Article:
Homily Fourth Sunday of Advent Year C God's call, our response

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Homily Fourth Sunday of Advent Year C

Reading 1: God used Micah to prophesy about the future coming of the promised Messiah. He prophesied that the long awaited One would be born in Bethlehem of Judea. What is significant about Bethlehem? It was the town of David’s birth. Just as God chose an unknown youth from an insignificant place to be the former great king of Israel, so God has chosen that the future ruler/Messiah should also come from Bethlehem.

Just as David, as shepherd, was chosen to shepherd God’s people as king, so the One to come will shepherd God’s people in his name. But how? David was able to overcome Goliath by the strength of the Lord and was able to establish the great nation of Israel by the strength of God. In the same way the One to come will shepherd God’s flock by the strength of the Lord and in the name of God. In Matthew’s Gospel, the evangelist will verify that Jesus’s birth in Bethlehem was the fulfillment of this prophesy. Jesus himself will identify himself as the Good Shepherd who will bring peace to an alienated people.

Reading 2: The first reading says that all is accomplished by the strength of the Lord and in the name of the Lord. This reading underlies another aspect of Jesus’ life and identity. “Behold, I came to do your will, God.” The author of Hebrews reminds us that the greatest gift of Jesus to the Father was not his death on the cross as a sacrifice, but his decision to embrace the will of the Father even to the death of the cross.

This was the standard and hallmark of Jesus’ life. “I have come to do the will of my Father.” The first Adam chose not to do the will of God and thus sin came into the world. The second Adam, Jesus, chose to embrace the will of the Father in obedience and love and thus came our salvation. “By his will we are consecrated through the offering of the body of Jesus.” In baptism we are called to do the will of God in the strength of the Lord in the name of the Lord.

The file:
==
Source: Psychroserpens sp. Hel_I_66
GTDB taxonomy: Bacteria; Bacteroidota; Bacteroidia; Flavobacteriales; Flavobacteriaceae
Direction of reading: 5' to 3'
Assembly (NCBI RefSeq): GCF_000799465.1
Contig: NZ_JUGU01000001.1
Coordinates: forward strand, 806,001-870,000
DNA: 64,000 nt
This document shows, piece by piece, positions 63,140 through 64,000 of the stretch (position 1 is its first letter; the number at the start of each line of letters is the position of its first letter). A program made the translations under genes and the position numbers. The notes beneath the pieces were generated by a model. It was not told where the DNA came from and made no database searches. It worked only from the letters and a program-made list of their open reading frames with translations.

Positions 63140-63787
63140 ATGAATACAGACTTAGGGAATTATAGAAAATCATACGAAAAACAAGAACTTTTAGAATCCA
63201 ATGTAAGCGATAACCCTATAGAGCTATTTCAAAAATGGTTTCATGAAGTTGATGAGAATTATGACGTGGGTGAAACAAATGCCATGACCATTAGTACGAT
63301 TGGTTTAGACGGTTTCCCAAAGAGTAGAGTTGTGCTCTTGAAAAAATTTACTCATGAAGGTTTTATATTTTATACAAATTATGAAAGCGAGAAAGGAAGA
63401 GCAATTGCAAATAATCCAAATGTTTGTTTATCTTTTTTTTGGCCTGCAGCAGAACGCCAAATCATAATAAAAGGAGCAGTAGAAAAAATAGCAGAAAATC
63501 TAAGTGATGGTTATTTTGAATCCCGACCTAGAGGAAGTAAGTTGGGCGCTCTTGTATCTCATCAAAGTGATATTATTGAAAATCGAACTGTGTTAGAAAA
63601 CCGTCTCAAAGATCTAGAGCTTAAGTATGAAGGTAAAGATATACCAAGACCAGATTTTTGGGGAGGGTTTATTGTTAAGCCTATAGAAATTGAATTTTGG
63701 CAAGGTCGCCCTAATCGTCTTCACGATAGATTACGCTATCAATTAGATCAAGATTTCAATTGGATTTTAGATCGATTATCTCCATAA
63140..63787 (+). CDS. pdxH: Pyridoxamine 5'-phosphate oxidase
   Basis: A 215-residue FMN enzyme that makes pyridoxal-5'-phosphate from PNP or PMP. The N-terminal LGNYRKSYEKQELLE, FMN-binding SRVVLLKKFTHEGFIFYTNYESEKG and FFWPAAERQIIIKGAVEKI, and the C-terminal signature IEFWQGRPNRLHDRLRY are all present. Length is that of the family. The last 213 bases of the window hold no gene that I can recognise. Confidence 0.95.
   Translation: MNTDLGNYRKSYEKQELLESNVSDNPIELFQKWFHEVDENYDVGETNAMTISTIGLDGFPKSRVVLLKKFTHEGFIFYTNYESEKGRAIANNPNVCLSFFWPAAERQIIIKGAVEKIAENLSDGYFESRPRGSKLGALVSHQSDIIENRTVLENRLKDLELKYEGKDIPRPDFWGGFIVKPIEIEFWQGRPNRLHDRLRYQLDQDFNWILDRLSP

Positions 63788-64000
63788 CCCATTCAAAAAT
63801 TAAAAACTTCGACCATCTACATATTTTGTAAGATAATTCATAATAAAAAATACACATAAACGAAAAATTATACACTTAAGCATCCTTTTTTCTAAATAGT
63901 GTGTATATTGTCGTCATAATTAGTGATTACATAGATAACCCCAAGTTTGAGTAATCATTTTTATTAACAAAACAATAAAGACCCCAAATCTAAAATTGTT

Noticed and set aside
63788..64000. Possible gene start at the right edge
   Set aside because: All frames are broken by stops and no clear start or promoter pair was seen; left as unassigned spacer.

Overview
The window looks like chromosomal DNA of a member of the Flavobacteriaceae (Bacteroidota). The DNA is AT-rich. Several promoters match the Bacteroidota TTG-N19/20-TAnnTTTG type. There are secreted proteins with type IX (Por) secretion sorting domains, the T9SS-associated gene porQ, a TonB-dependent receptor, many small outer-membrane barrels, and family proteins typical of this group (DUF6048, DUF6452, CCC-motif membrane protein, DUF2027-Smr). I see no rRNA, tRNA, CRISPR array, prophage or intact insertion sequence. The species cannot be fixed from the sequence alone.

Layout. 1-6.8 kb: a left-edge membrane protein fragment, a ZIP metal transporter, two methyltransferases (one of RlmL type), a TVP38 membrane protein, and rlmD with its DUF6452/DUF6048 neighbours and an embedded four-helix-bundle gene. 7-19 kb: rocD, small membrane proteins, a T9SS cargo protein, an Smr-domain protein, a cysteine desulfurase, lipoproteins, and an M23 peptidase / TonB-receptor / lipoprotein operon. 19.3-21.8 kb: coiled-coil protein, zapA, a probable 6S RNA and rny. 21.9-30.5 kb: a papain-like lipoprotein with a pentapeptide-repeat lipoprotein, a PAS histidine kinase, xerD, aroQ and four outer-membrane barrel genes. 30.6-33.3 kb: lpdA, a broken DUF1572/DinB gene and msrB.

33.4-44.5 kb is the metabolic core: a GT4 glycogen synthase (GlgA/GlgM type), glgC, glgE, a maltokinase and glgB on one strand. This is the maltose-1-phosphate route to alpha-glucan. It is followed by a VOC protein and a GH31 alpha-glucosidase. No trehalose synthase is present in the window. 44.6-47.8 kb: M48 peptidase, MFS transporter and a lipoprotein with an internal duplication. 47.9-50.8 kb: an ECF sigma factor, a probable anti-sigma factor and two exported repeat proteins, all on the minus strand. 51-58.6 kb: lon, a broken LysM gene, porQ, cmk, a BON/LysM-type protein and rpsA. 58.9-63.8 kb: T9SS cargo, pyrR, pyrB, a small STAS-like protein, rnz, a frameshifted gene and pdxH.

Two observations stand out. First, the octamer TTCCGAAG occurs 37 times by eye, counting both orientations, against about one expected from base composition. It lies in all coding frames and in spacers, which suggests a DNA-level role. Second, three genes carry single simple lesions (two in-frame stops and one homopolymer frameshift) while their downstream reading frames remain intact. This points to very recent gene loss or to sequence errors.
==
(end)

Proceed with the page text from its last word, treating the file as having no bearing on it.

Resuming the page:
Gospel: The Gospel picks up this message of being obedient to the will of God without understanding fully all the implications or ramifications.
At the Annunciation, Mary’s response to the angel’s revelation that she, a virgin, would conceive a son by the power of the Holy Spirit; that she—an insignificant person from an insignificant town of Nazareth--was chosen by God to be the Mother of the Savior of the world, was Yes. Her response was direct. “I will do your will.”

When the angel further revealed that Elizabeth, her cousin, has also conceived a son in her old age, Mary went in obedience to care for Elizabeth. Because Mary is obedient in small and big things, the word of God to her is confirmed. Elizabeth says the babe in her own womb leapt for joy. She then acknowledged Mary as the Mother of the Lord. She said that all this has happened because Mary believed that the word of God spoken to her would be fulfilled and she acted on his word.

Jesus comes to us in the present moment. He comes to bring peace, reconciliation, joy and love. The Holy Spirit prepared Mary for the conception of Jesus. The Holy Spirit prepared Elizabeth to receive the silent presence of Jesus. The Holy Spirit comes to prepare our hearts for the present coming of Jesus into our lives, so that we will not be oblivious of his coming in the ways he will choose to come to us in the next few days.

By seeking his will, by being in the will of God and doing the will of God, we will be better receptive of the hidden coming of Jesus to us.

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